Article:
Real Vocal String Quartet
Four Little Sisters (Flower Note Records, 2012)
The Real Vocal String Quartet, based in the San Francisco Bay Area, has released its new album Four Little Sisters this month. The ensemble will be presenting the new material during an East Coast tour.
Real Vocal String Quartet is formed by four classically trained musicians, including Irene Sazer on violin and vocals; Alisa Rose on violin and vocals; Dina Maccabee on viola and vocals; and Jessica Ivry on cello and vocals.
The quartet is known for its combination of classical music, jazz improvisation, American roots genres and world music. On Four Little Sisters, the ensemble includes a tribute to Malian star Omou Sangare, new arrangements of songs by Brazilian star Gilberto Gil, Cajun maverick Michael Doucet and pop singer David Byrne; and a Swedish polska with a little bit of klezmer.
“Because we do our own arrangements and it’s so open, I always have one antenna up, wondering if this or that song or tune would work,” describes violist Dina Maccabee. “Whenever I hear something that’s rich harmonically, I file it away.”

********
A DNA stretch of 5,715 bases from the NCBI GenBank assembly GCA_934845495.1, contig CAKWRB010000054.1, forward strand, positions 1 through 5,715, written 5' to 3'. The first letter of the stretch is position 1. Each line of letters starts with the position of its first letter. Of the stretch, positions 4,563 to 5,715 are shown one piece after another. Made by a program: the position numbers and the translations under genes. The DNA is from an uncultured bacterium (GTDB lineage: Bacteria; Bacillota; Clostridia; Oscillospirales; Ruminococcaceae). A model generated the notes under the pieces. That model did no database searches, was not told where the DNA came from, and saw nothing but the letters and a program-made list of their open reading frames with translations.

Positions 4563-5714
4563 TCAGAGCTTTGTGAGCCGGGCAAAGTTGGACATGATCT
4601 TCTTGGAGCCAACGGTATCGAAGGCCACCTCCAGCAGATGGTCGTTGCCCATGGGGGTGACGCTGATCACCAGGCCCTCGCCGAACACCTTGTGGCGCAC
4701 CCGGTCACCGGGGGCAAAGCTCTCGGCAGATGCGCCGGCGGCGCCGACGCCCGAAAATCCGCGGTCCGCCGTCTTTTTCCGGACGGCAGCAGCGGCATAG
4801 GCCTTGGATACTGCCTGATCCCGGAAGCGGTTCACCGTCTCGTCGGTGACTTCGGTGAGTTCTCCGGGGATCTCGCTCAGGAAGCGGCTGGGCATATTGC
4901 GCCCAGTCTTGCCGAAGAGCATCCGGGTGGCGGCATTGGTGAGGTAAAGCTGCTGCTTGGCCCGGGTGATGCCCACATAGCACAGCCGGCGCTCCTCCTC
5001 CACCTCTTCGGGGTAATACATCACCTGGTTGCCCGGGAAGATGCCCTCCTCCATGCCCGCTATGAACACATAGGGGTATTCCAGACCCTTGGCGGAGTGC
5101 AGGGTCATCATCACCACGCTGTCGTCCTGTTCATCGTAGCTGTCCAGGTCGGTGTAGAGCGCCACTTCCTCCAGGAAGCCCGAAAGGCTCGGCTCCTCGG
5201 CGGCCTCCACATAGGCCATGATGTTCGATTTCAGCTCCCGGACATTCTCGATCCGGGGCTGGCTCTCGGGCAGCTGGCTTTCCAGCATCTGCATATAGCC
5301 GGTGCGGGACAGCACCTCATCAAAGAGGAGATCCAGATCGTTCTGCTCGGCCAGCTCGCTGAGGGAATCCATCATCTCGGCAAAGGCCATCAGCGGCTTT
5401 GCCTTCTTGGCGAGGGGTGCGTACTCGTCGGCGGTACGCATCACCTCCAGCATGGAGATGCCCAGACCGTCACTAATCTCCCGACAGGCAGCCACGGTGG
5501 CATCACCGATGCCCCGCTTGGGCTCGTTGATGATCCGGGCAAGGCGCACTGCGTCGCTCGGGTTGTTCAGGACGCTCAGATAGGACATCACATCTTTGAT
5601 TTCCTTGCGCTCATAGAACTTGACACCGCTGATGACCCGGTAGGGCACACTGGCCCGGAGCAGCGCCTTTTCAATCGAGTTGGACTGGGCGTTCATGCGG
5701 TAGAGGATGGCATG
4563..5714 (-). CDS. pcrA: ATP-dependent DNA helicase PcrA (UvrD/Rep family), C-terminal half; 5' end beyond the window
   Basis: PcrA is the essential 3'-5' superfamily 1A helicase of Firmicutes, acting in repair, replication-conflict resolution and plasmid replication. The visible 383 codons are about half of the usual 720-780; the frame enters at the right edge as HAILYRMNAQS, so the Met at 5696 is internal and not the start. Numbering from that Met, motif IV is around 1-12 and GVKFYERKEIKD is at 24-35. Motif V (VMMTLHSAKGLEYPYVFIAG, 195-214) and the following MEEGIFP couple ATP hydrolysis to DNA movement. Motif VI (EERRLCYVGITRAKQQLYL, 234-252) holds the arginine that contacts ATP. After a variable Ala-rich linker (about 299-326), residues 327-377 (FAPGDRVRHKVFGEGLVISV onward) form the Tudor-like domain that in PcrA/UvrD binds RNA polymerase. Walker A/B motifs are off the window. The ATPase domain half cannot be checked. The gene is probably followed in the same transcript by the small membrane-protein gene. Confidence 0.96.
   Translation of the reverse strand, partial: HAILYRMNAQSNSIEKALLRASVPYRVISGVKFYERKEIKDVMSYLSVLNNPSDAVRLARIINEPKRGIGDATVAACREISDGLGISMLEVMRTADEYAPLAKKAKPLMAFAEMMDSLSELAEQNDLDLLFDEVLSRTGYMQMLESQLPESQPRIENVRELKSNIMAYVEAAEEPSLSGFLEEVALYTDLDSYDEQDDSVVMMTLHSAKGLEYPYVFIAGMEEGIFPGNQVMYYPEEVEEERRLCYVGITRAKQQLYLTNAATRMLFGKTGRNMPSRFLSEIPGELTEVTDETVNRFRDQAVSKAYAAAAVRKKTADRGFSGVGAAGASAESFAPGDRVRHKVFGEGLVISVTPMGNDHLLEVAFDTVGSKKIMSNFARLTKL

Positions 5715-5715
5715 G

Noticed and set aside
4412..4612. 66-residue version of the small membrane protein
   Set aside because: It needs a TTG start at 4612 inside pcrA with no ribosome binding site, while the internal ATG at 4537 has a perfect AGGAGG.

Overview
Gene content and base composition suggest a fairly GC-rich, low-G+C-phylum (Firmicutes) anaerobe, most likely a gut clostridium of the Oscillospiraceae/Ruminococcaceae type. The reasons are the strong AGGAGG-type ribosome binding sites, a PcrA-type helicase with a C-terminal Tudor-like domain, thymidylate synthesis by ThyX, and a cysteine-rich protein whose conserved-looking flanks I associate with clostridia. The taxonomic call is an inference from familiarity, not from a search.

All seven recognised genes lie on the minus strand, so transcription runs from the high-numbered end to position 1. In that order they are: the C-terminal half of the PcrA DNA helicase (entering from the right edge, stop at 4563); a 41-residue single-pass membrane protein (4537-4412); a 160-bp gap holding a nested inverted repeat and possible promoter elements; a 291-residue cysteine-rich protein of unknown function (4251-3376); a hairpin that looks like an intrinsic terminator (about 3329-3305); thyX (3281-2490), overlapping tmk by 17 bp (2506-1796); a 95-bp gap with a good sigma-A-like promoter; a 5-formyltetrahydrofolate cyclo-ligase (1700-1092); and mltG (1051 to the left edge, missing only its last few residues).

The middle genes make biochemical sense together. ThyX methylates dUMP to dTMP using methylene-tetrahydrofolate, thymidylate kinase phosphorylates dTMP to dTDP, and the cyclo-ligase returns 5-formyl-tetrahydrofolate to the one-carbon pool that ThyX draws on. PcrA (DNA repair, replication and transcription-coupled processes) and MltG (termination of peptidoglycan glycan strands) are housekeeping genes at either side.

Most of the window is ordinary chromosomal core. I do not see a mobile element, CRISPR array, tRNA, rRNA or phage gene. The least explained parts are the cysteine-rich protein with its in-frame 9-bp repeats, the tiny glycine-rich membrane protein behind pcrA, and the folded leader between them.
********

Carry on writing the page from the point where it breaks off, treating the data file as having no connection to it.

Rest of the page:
“I’ve lived with certain favorites for years and years,” explains violinist Irene Sazer, an original member of the Turtle Island String Quartet, who arranged the track “Sweet Honey Bee” in Four Little Sisters. “Duke Pearson’s piano swings so hard and is so pristine and clear at the same time. It just blows me away. It’s just such an iconic and beautiful tune. We do some improv at the end, and everyone gets space to do it.”
“I am a big pop music fan so I want to bring more of that to the band,” says cellist Jessica Ivry. “For whatever reason, I was obsessed with The Dirty Projectors’/David Byrne song, ‘Knotty Pine,’ and I was listening to it in the car constantly. One night I came home and though it was late, I decided I was going to figure it out for string quartet.”
“We’re more of a coherent group now, and we put in a lot of time rehearsing,” adds violinist Alisa Rose, who arranged “Machine” and composed the bluegrass-infused “Elephant Dreams” for the album. “The pieces are very much in motion, and we always want to rearrange things, not just rehearse them. Pieces continue to change and evolve, which is an interesting aspect of our quartet.”
Four Little Sisters is a genuinely diverse album by a string quartet that holds great promise.